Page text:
Podcast Episode 41. What is Dyspraxia? If you don’t know or if you do and want to know more this week’s podcast is for you. My guest, Christine Draper has written a book called My Friend Josh has Dyspraxia to help more people understand dyspraxia and, more importantly, help more people understand what it means for her son Luke who has dyspraxia. Christine strives to spread awareness about the condition to help people have a better understanding of Dyspraxia.

Christine starts by explaining her journey with Luke and the early days of getting a diagnosis. Concerned about her son constant dribbling, Christine took Luke to the doctor who initially dismissed it as the normal dribbling of a young child. However, Christine persisted and was finally referred with Luke to a paediatrician.  Luke was diagnosed with Oral Dyspraxia and later on diagnosed with General Dyspraxia.

Christine explains Dyspraxia in simple terms and talks about her son’s challenges with Dyspraxia. She explains how it impacts on his communication and coordination and how it affects his daily life, including being unable to play any sports or ride a bike. This has made it difficult for him to join activities with other children.

One result of Luke’s dyspraxia (in part because of his communication difficulties) is that he never made any real friends when he was younger and now has no desire to. However, as Christine argues, as long as he is happy and content in himself, she isn’t going to try and force him to make friends. Christine goes on to talk about the impact dyspraxia has on her son’s independence. His navigation and organisation skills are affected, which means he finds getting from one place to another difficult without help. He also has difficulty with daily tasks like using a knife and cutting things up.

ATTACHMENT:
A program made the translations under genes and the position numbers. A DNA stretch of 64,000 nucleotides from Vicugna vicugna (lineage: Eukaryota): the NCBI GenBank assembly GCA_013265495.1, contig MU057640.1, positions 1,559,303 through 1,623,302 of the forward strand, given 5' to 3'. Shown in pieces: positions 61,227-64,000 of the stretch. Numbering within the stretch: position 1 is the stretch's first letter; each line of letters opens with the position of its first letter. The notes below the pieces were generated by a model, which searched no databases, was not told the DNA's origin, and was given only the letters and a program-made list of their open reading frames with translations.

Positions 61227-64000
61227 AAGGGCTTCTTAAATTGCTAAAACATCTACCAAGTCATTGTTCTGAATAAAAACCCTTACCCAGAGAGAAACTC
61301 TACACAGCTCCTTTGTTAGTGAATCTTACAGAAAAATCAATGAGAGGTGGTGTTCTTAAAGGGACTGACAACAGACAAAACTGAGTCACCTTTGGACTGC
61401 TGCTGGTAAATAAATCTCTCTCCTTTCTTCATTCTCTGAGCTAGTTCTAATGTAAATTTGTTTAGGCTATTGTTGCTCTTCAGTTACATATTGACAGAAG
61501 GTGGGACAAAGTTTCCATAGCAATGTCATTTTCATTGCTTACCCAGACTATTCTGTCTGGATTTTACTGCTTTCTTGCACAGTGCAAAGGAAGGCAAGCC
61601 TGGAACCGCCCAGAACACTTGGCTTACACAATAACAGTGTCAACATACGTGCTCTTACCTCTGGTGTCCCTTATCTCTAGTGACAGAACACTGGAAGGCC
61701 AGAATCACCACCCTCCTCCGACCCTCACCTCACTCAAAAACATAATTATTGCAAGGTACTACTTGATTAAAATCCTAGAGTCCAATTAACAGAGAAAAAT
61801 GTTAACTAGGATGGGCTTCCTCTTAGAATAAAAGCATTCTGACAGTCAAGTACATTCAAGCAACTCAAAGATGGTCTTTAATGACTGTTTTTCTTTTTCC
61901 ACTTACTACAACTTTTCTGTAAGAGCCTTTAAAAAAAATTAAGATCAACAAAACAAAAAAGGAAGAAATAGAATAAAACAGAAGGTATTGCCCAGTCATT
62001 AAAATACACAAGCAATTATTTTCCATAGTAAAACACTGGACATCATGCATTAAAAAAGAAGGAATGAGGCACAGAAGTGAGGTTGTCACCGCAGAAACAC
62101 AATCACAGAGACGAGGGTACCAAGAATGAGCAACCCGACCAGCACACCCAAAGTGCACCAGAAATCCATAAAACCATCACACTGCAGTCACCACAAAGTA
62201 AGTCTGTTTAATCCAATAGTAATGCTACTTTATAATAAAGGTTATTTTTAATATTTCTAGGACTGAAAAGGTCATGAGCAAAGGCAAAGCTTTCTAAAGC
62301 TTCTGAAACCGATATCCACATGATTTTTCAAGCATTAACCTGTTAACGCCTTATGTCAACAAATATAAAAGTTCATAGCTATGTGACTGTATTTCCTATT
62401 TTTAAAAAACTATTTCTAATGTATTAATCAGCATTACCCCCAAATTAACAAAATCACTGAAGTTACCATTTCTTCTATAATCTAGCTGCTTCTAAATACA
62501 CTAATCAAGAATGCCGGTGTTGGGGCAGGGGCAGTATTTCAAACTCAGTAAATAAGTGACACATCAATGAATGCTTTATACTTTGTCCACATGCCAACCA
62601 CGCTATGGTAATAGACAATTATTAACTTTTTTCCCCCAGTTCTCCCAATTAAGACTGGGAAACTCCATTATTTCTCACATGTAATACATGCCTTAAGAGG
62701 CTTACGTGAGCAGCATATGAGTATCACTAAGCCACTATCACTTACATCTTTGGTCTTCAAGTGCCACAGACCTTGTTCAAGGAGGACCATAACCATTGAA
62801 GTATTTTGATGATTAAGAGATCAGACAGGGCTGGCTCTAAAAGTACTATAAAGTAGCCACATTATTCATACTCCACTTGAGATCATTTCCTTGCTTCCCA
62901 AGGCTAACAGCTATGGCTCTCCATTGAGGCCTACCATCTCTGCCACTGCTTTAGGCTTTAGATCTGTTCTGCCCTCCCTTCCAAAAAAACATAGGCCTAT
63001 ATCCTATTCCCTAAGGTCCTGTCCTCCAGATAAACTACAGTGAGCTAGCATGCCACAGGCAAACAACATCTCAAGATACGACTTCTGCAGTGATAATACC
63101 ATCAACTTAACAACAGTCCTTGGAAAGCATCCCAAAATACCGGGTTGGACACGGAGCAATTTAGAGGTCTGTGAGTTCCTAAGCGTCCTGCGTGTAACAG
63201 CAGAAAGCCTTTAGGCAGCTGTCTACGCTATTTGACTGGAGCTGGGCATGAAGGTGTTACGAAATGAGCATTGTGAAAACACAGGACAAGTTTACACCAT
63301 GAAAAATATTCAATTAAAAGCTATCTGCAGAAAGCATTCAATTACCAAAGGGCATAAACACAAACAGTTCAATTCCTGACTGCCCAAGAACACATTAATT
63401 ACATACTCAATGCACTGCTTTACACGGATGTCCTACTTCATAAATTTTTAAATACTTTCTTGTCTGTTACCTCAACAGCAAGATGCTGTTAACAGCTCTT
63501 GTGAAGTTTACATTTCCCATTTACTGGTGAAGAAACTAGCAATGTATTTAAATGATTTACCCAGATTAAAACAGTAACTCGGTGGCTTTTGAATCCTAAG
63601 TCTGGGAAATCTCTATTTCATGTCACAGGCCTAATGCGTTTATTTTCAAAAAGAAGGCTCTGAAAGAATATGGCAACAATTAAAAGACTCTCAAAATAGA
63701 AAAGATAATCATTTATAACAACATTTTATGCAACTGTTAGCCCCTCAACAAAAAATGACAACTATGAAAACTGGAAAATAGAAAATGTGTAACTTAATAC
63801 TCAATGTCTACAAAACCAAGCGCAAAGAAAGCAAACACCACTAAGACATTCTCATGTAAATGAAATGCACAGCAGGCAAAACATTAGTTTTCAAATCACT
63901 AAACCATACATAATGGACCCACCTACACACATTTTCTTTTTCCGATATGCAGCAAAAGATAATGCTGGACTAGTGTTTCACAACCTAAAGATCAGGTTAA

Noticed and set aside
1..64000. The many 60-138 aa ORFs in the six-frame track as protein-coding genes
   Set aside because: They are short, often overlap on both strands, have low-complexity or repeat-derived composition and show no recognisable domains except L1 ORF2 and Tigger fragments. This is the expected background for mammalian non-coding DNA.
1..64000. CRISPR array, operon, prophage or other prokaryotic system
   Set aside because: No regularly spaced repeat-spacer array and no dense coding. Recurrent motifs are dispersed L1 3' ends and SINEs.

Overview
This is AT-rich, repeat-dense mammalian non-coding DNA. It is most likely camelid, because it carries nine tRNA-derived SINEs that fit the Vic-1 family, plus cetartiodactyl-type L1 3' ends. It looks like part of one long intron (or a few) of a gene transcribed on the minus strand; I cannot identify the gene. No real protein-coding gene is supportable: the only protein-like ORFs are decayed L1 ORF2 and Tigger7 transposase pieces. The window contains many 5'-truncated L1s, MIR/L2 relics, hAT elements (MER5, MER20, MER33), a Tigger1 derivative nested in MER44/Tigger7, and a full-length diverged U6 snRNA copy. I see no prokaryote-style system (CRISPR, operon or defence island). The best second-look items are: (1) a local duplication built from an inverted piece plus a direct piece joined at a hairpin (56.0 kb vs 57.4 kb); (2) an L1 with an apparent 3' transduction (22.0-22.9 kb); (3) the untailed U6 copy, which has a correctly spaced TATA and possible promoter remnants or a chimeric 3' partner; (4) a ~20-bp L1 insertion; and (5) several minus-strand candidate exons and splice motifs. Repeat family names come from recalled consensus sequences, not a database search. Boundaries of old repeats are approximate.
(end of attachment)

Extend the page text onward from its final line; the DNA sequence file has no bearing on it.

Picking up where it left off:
We also discussed what the future might hold for Luke and Christine admitted she doesn’t know, although at this point in time she feels it will be very difficult for him to be completely independent. We discuss the impact of this on the family and, in particular, his older sister who he is very close to.

One area that Luke has got a head start on is purpose. He has already written a novella with plans for it to be published later in the year. As Christine says, the purpose he gets from his writing, has given him a real sense of identity and self-worth.

Dyspraxia is sometimes called a hidden disorder because it is often not as obvious. But the impacts are very obvious. However, Christine and Luke show that it possible to not only live with dyspraxia but find your own identity and be seen as an individual who just happens to have dyspraxia.